مرجع فایلهای آموزشی | دانلود مقاله ترجمه شده اثر استفاده از داروهای ضد افسردگی در پردازش اطلاعات احساسی
- مرجع فایلهای آموزشی | دانلود مقاله ترجمه شده اثر استفاده از داروهای ضد افسردگی در پردازش اطلاعات احساسی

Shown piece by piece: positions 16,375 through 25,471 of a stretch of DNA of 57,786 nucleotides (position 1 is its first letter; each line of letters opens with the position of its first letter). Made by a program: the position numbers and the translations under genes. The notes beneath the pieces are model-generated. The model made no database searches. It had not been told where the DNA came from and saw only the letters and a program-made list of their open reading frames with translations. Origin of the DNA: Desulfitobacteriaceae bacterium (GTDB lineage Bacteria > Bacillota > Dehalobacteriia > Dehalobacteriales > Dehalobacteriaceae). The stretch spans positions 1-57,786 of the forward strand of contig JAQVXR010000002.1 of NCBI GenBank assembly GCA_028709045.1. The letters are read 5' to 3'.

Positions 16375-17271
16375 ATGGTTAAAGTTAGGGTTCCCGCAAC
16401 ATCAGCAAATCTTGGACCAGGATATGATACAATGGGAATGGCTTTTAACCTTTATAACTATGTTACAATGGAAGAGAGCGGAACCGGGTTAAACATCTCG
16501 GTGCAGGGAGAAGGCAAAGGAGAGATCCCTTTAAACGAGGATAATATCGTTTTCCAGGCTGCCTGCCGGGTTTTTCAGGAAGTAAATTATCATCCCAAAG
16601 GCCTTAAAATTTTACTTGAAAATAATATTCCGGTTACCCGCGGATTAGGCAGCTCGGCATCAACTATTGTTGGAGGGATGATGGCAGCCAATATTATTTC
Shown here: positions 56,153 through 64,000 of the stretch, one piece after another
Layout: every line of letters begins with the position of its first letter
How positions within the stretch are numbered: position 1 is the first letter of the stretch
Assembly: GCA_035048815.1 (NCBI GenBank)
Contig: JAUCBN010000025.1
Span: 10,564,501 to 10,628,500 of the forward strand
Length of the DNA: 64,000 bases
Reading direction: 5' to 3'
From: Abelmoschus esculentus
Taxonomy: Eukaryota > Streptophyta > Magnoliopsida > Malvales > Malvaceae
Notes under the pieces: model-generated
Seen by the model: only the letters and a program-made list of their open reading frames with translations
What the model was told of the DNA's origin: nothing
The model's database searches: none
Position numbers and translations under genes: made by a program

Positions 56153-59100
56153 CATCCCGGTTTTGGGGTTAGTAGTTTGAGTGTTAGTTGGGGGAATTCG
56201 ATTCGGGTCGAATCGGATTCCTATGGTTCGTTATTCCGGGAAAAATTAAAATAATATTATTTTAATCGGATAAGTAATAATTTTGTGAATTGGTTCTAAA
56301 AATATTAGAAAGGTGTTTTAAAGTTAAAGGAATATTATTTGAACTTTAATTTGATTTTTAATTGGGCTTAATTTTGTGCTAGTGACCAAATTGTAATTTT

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There is now substantial theoretical and empirical support for the importance of information processing biases in the maintenance, and perhaps the etiology, of major depression (1–3). Specifically, biased attention to depression-relevant material and avoidance of positive information are hypothesized to maintain the disorder. Recent research has also demonstrated that modifying these biases reduces symptoms of depression (4–6). According to a recent cognitive neuropsychological model of depression (7), antidepressant medications—particularly those that target serotonin and norepinephrine—may act by modifying emotional information processing. Modified emotional information processing, in turn, is thought to lead to downstream antidepressant effects. This model helps explain why antidepressant medication use is not immediately associated with amelioration of depressed mood. As Harmer and colleagues note (7), “Rather than acting as direct ‘mood enhancers,’ antidepressants may re-tune how we process personal and socially relevant affective information” (p. 107). This model follows from a series of studies suggesting that 1) antidepressants influence emotional information processing early in treatment; 2) changes in emotional information processing occur earlier than and in the absence of changes in subjective mood; and 3) early changes in information processing are associated with eventual therapeutic improvement (see the review by Harmer et al. ). Thus far, much of this research has been conducted with healthy subjects. For example, Browning et al. (8) randomly assigned 32 healthy volunteers to receive either one dose of citalopram or a placebo pill. Consistent with the cognitive neuropsychological hypothesis, individuals who received the antidepressant demonstrated greater attention to positive stimuli, as assessed with a visual probe task. More recently, researchers have begun to evaluate this phenomenon in individuals with depression. For instance, Harmer et al. (9) conducted a double-blind placebocontrolled study evaluating patients with depression and healthy subjects. In line with the cognitive neuropsychological model, depressed patients who received placebo exhibited lower recognition of positive facial expressions and lower memory for positive information, as well as slower speed to respond to positive personality adjectives, compared with healthy subjects. Notably, these information processing effects in the depressed patients were reversed with the administration of just a single dose of an antidepressant (reboxetine). However, there were not corresponding reductions in subjective ratings of mood or anxiety after this initial administration. In this study, we built on previous research to focus specifically on the relationship between antidepressant medication use and selective attention to emotional visual stimuli, using eye-tracking technology, in a sample of participants with major depressive disorder as well as a nondepressed comparison group. This research adds to the small number of studies that have empirically examined the cognitive neuropsychological model of depression in a clinical sample. The inclusion of a nondepressed comparison group is also valuable for comparative purposes insofar as it allows us to more clearly delineate “normal” attention for emotional information. Our use of an eye-tracking paradigm is particularly valuable because it allows for multiple dynamic measures of selective attention (10). This is critical because it enables us to capture the more elaborative stages of attention that are particularly relevant for patients with major depression (11). Eye tracking also specifically provides an assessment of overt attention, since eye movements are necessarily associated with shifts in attention, whereas the dot-probe task used in previous studies does not always elicit eye movements and may measure both overt and covert shifts in attention (12, 13). Ours is also the first study to examine the effects of antidepressant medication, as prescribed in the community, on emotional information processing. We used eye tracking to measure selective attention (total gaze duration, mean number of fixations, mean fixation duration) for dysphoric, threatening, positive, and neutral emotional scenes in a sample of community participants with major depression (both medicated and unmedicated) and a never-depressed comparison group. Consistent with previous work (8, 9), we hypothesized that antidepressant medication use, compared with nonuse, would be associated with greater selective attention for positive stimuli. We further predicted that there would not be significant group differences between the medicated major depression group and the nondepressed comparison group on selective attention for positive information, consistent with the idea that antidepressant medication use normalizes emotional information processing.
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